Some of you may have heard the story a few days ago of Engineers dowsing for water using L or Y-shaped divining rods. Their use came to light when a couple called out engineers from the Severn Trent water company to their home in the Midlands.
They were so astonished to see a technician use dowsing rods to locate the mains pipe that they contacted their daughter Sally Le Page, an Oxford University scientist. She contacted Severn Trent, who confirmed their technicians still use the method.
Now many of you who have attended some of our recent Meditation Retreat Days will have had a go at divining. I have been interested in the subject for a number of years and introduced a “sampling session” to the retreat days as a demonstration that we can be mindful and aware of very subtle influences in our environment. I give brief instructions as to how to correctly hold the rods (we use 30 inch braising rods with 6 inches bent at a right angle to form the handle) and how to walk slowly and attentively.
The would be diviner is then given a direction to walk and started on their way, no additional instructions, no clues and no prompts just advice on grip and walking speed. Everyone gets some sort of reaction and at the same points.
I first came across dowsing when a colleague brought a pair of rods into work. I hadn’t a clue as to what they were so asked. He sheepishly replied that he had to put up some shelves and wanted to know if there was any wiring in the wall where he had to drill.
As I was looking very strangely at him he gave them to me, showed me how to hold them and told me to just walk across the office. I took about five steps and the rods swung violently across each other almost pointing directly back at me. In total bemusement I asked, “what the hell happened there”. He told me to look at my feet, it was a modern office block and all the cabling was routed through underfloor trunking – I was standing directly on top of a section.
I asked my friend how he discovered dowsing and his story was almost identical to that of Ms Le Page’s parents. Two chaps from the Gas Board turned up after he had reported a drop in the gas pressure to his property, they said that they had a problem with their gas detector so they were going to use divining rods as they always used to in the past but begged my friend not to mention it to “management”. The rods were used, a single hole was dug and the leak fixed.
Now I’m not going to make any claims for dowsing other than to say, that in my experience, the vast majority of people that try dowsing succeed in detecting something. This may be because we detect subtle clues from our environment but that is my point, we can be mindful of those usually ignored parts of our field of awareness.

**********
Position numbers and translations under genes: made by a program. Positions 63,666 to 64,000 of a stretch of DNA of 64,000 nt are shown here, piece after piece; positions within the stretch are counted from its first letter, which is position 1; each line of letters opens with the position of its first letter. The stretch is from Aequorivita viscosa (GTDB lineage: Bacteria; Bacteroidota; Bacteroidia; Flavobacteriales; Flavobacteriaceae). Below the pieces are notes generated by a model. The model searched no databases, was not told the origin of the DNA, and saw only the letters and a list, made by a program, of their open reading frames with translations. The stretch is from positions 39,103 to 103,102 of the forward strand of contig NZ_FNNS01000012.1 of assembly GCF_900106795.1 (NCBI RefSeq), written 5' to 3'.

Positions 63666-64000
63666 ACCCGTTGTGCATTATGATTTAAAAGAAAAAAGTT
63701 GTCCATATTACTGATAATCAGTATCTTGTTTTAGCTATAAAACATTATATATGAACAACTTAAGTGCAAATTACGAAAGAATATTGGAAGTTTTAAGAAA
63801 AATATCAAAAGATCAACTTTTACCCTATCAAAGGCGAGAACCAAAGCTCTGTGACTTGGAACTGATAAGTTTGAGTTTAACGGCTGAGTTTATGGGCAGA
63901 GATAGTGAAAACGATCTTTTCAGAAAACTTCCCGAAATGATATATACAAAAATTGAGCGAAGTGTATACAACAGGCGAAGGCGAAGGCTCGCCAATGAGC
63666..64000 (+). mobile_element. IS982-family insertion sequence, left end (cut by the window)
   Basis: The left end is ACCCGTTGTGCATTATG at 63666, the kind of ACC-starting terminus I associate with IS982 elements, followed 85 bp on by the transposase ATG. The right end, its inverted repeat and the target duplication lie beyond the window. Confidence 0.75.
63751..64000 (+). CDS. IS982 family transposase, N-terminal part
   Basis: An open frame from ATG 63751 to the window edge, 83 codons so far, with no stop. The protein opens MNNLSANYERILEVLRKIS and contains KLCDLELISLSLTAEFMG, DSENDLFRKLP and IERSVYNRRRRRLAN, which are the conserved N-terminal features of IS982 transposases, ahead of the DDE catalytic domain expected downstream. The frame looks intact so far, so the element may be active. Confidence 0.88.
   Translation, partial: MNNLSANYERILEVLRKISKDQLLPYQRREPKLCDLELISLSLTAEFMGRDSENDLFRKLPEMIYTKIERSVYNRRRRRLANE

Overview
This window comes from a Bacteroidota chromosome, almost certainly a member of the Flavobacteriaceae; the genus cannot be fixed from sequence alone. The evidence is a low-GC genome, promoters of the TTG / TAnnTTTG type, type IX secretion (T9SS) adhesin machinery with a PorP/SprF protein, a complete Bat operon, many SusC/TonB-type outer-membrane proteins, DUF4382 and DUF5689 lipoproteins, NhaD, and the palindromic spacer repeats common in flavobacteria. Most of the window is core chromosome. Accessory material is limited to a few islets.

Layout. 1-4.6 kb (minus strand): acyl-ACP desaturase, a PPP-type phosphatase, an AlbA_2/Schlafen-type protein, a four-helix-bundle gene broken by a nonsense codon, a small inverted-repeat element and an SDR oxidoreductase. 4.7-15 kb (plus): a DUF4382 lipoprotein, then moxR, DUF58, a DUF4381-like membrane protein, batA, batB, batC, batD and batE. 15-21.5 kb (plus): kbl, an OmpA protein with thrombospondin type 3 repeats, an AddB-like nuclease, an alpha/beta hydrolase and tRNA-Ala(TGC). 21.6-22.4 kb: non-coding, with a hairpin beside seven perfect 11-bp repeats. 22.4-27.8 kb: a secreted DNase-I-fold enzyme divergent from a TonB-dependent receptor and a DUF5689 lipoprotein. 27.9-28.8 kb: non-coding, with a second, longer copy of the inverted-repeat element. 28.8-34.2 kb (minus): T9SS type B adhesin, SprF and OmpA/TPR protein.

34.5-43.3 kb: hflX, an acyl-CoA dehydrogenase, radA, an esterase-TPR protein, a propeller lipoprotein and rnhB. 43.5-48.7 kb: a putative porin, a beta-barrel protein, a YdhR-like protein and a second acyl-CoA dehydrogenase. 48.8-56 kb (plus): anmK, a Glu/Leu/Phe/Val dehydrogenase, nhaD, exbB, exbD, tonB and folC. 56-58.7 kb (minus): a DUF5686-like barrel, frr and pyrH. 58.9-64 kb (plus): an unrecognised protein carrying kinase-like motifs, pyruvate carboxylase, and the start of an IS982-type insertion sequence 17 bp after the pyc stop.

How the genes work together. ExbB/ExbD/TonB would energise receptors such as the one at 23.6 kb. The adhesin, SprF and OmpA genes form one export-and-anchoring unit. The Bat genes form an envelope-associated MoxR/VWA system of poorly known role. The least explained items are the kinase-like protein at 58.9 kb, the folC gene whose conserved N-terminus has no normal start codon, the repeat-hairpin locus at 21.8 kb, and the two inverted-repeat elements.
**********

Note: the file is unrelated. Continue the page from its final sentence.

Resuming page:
Just out of interest if you Google Ms Le Page, unlike most such searches the hits keep on going, I got to page 15 before Google started to go off piste and started referencing other le pages, you will also get acres of pictures on an image search.
Maybe it has something to do with the fact that General Electric has launched a “creator-in-residence” program, tapping 22-year-old British biologist and Oxford PhD candidate Sally Le Page as its first face. Le Page, who first gained a YouTube following with her self-produced videos, made a video a week for GE throughout June 2015, tackling subjects like the science behind movie magic and the relationship between humans and machines. One of Le Page’s most popular GE videos focused on Chappie, a science fiction film. The video, which kicks off with Le Page asking, “When am I going to have a robot best friend?” includes an interview with the project leader of GE’s robotics program and a visit to the company’s Global Research Centre.
Could Ms Le page’s parents’ much publicised outrage be anything to do with actually publicising their already much promoted daughter and was her response part of her continued quest for ever higher celebrity status re her considerable social media presence?
Today is National Poetry Day when Britain is encouraged to “break the tyranny of prose for 24 hours by sharing poetry in every conceivable way.”
Here are a selection of Buddhist poems and poems with a “Buddhist” theme to them for the day…
Wind and Rain
Wind and rain,
But no, I don’t feel no pain
Wind and rain,
Trying to drive me insane
But I know it’s all in the brain
At it again
Trying to mind-hack me once more
Her body so fine,
But there’s no gold mine
Behind the exterior
Sensations are temporal,
Their value material
And I’ve glimpsed beyond this lower realm
If you ain’t got wisdom,
You better get spiritual
I’ll see you in the next life,
Yes, I’ll see you in the next life
Ode I. 11
Leucon, no one’s allowed to know his fate,
Not you, not me: don’t ask, don’t hunt for answers
In tea leaves or palms. Be patient with whatever comes.
This could be our last winter, it could be many
More, pounding the Tuscan Sea on these rocks:
Do what you must, be wise, cut your vines
And forget about hope. Time goes running, even
As we talk. Take the present, the future’s no one’s affair.
Horace (Roman, 65-8 BCE)
Warm at centre, on a long winter’s night.
Through the bone-cage, through the breathflow,
buds of silence are opening out:
awareness shimmers; suffusions glow;
the heart is listening, translucent, bright;
a filigree pulse unbinds my head.
This joy – what is this lovely drawing near,
gathering up horizons, moulding attention?
A spring, welling up through still zero;